On September 2, 2008, President Bush signed into law the Consumer Product Safety Improvement Act of 2008 (the “CPSIA”) which imposes upon companies many new product safety restrictions.

Stiffer Enforcement and Penalties.

The CPSIA increases significantly government funding for product safety enforcement activity (both on the federal and state levels) as well as penalties to violators. Under the CPSIA, the Consumer Product Safety Commission’s (the “CPSC”) funding will more than double and expand its authority to issue recalls, the law will expand state-level enforcement activity, and civil penalties will increase more than tenfold, to $100,000 for each violation, and the aggregate cap will increase to $15 million.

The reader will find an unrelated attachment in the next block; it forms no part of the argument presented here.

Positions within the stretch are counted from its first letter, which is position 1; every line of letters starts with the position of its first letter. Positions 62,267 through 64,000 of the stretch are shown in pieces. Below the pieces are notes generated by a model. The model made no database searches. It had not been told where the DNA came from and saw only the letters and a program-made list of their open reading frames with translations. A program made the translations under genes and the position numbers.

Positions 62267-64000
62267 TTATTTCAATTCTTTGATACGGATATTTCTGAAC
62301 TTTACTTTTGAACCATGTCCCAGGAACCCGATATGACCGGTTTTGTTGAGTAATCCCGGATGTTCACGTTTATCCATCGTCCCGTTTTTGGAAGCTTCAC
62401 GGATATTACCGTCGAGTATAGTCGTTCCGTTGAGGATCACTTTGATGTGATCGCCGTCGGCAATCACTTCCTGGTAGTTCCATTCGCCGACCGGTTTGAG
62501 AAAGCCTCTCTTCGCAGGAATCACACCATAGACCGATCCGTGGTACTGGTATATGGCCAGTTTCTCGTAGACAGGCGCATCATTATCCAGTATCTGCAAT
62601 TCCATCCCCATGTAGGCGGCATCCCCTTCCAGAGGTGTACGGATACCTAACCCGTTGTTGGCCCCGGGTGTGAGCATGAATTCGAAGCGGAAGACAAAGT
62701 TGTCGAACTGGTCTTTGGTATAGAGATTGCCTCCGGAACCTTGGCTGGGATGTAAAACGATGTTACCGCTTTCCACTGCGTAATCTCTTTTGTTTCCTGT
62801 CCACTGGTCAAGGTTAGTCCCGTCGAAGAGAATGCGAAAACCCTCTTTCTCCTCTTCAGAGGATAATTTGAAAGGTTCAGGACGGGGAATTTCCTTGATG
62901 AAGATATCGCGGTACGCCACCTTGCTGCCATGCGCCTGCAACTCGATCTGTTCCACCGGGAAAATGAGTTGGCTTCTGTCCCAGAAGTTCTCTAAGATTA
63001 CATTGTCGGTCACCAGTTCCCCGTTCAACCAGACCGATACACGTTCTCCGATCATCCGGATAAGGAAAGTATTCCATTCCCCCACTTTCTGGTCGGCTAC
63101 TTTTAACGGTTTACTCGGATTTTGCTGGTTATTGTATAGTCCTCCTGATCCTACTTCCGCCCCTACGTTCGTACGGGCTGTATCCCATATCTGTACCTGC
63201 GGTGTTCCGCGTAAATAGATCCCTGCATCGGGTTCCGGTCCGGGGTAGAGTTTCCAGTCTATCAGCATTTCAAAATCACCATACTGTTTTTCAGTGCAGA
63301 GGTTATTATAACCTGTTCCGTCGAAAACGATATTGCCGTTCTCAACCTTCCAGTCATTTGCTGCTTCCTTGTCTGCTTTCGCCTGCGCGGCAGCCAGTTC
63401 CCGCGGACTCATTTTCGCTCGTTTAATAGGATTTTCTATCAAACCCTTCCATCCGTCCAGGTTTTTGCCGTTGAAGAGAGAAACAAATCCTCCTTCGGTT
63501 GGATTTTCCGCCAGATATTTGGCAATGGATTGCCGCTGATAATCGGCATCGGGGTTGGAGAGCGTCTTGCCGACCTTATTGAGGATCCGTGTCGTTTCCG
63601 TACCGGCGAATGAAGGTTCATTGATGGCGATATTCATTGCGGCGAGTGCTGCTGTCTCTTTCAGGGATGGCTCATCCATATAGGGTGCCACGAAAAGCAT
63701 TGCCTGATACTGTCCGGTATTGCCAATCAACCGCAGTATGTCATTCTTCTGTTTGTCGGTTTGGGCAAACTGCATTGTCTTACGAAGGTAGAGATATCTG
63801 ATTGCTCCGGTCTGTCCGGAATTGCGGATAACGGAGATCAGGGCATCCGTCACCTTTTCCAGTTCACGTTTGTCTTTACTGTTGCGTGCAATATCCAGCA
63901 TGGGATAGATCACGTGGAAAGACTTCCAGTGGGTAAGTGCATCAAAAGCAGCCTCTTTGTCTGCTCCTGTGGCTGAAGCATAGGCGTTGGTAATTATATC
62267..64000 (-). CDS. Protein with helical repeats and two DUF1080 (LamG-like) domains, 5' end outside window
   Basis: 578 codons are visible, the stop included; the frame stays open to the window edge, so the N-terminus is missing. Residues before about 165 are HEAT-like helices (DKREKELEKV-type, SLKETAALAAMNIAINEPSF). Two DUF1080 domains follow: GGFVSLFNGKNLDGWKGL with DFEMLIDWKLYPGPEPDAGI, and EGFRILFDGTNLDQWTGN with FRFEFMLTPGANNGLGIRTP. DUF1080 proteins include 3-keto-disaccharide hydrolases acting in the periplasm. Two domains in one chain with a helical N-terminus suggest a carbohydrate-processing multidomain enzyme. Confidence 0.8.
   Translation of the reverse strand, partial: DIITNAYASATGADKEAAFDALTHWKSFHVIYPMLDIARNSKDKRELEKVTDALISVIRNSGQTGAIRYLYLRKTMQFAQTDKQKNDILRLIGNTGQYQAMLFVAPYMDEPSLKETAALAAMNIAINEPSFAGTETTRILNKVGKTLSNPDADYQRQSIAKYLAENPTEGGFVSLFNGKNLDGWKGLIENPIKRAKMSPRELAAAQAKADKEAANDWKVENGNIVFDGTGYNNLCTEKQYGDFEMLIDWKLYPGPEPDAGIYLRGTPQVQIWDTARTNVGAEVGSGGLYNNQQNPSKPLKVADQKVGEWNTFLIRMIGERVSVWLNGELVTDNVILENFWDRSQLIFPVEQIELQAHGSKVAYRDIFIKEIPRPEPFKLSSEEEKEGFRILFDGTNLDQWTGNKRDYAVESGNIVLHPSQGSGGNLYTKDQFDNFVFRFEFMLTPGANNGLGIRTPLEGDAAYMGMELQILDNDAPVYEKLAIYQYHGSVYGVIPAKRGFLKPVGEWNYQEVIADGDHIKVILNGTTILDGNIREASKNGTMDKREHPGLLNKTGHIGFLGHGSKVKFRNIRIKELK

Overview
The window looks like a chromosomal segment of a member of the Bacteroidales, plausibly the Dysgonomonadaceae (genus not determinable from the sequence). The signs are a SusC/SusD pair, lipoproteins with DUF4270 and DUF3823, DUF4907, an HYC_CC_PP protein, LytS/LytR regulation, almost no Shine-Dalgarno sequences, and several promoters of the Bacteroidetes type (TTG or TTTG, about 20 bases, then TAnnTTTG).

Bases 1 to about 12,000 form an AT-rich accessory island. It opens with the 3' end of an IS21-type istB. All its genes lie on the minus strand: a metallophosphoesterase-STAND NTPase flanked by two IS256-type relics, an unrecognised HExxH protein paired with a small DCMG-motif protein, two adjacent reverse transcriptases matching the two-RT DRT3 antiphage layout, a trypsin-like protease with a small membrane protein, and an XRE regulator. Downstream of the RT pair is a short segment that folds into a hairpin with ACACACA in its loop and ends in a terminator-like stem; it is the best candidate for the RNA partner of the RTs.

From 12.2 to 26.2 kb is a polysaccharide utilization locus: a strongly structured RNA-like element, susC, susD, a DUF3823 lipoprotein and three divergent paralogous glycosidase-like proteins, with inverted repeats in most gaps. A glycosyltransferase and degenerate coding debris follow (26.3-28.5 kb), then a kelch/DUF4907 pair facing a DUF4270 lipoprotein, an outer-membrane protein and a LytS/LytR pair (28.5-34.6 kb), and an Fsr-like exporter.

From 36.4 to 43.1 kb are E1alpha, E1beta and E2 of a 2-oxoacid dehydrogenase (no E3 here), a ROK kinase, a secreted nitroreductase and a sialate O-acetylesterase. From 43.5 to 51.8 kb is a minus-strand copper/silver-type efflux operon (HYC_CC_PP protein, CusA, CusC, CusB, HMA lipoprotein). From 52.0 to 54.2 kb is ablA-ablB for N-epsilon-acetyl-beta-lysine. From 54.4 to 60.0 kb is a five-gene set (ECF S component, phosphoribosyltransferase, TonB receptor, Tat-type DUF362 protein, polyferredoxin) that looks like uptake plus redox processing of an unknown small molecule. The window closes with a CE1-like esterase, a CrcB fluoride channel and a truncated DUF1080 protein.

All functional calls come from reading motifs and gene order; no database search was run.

New Requirements for Children’s Products.

Other provisions of the CPSIA address children’s product safety. Those provisions include:

  • Limits on lead amounts that can be in children’s products and a stricter ban on lead paint;
  • Mandatory third party testing for certain children’s products;
  • Mandatory label tracking;
  • New standards and registrations of certain nursery products;
  • Mandatory labeling for advertising certain toys and games;
  • Adoption of certain industry standards until the CPSC evaluates those standards and establishes its own standards;
  • Funded study of preventable injuries; and
  • Prohibition on the sale of certain phthalate containing products.